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rdecker
rdecker's picture
Solar Kiln operation
I've had my HD36 for about 4 years now and love it, but I no longer have the patience for air drying. I am looking to build a variation of the Virginia Tech solar kiln but I can't find any guidelines on the operation of the kiln. When should the vents be open and closed, is there a rule of thumb based on the humidity of the boards compared to the air etc.? I am a retired engineer so I have been know to "over think sometimes, maybe it's as simple as vents closed for the first 3 weeks and wide open the next 3 weeks... anybody have and input on "Vent operations"? Thanks RD
eddiemac
eddiemac's picture
The best source for wood drying information is the Woodweb Sawing and Drying Forum: woodweb.com/cgi-bin/forums/sawdry.pl
rdecker
rdecker's picture
Thanks, I'll check it out
eddiemac
eddiemac's picture
How much to open the vents baffled me at first too. I dry hardwoods such as oak and walnut, and always air dry them first. I've never found a need to open the vents more than 1" (at the start); and as the moisture approaches 6-8%, the vents are almost closed (about 1/8") - intake and exit. If you begin with green wood, you will need to start with the vents almost closed and gradually open up as the moisture leaves the lumber (to prevent drying too fast and damaging the lumber). Much depends on the species of lumber you are drying.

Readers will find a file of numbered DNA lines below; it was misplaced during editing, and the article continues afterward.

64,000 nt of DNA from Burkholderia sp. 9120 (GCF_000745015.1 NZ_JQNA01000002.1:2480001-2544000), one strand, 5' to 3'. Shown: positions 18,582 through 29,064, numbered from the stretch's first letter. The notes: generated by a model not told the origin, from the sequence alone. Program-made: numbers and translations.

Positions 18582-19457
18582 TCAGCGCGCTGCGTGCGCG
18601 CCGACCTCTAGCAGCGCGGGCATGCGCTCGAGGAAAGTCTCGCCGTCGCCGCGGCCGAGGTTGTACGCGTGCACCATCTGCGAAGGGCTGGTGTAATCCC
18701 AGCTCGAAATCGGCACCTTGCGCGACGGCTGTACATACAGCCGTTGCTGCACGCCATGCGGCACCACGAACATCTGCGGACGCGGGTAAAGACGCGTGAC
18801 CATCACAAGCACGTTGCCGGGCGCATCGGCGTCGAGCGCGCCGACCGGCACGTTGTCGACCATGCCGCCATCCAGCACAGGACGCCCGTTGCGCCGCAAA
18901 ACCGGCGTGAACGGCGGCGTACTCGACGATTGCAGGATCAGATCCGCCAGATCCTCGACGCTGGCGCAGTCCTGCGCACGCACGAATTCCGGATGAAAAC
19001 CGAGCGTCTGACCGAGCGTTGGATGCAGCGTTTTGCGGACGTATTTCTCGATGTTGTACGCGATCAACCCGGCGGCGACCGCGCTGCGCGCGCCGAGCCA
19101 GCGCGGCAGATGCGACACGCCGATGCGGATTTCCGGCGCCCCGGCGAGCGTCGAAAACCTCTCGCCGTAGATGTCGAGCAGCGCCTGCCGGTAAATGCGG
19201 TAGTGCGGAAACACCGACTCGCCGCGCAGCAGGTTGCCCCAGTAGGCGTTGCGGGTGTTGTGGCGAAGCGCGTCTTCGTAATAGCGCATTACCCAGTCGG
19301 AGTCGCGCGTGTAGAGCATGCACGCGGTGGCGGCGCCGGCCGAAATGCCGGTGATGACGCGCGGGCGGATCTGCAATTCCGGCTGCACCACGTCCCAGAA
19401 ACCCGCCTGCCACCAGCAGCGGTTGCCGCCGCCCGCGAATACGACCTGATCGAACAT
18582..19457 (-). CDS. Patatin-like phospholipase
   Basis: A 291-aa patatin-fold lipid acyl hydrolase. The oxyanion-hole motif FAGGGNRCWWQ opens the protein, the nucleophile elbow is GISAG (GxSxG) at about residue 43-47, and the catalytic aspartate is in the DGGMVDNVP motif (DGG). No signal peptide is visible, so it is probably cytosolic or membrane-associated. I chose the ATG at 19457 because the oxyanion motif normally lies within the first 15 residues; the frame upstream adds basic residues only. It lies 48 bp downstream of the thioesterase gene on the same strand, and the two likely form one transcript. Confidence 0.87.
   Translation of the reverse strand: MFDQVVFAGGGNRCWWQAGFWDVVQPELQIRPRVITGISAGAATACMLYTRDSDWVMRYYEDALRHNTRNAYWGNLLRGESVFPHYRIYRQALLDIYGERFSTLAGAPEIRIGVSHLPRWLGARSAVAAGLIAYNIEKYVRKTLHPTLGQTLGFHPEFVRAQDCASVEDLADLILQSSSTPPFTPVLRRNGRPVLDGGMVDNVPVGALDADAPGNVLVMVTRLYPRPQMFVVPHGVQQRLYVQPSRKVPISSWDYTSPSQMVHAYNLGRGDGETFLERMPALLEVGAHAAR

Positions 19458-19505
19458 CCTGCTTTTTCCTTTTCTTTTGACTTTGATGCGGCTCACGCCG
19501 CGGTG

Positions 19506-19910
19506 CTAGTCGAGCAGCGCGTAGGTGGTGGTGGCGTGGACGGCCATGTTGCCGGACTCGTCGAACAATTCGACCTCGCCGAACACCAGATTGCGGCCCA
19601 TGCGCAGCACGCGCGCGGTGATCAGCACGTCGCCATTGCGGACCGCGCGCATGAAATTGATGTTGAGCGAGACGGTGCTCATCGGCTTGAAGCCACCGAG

rdecker
rdecker's picture
So generally speaking: Closed until 12-14%, 1" open until 6-8% gradually closing until 6%. How long do you leave them in the kiln once it hits 6%?
eddiemac
eddiemac's picture
I assume you could open the vents in a gradual fashion as the lumber moisture goes down from green. You just have to make sure the lumber is not drying too fast; and there are techniques to measure that (check Woodweb). If you get to 6 or 7%, the lumber should be removed to prevent over-drying (which encourages cupping and brittleness). And the 1" vent opening only applies to hardwoods - many softwoods can be safely dried at a faster rate. Drying technique is somewhat species specific, so don't take what I have said as universal.
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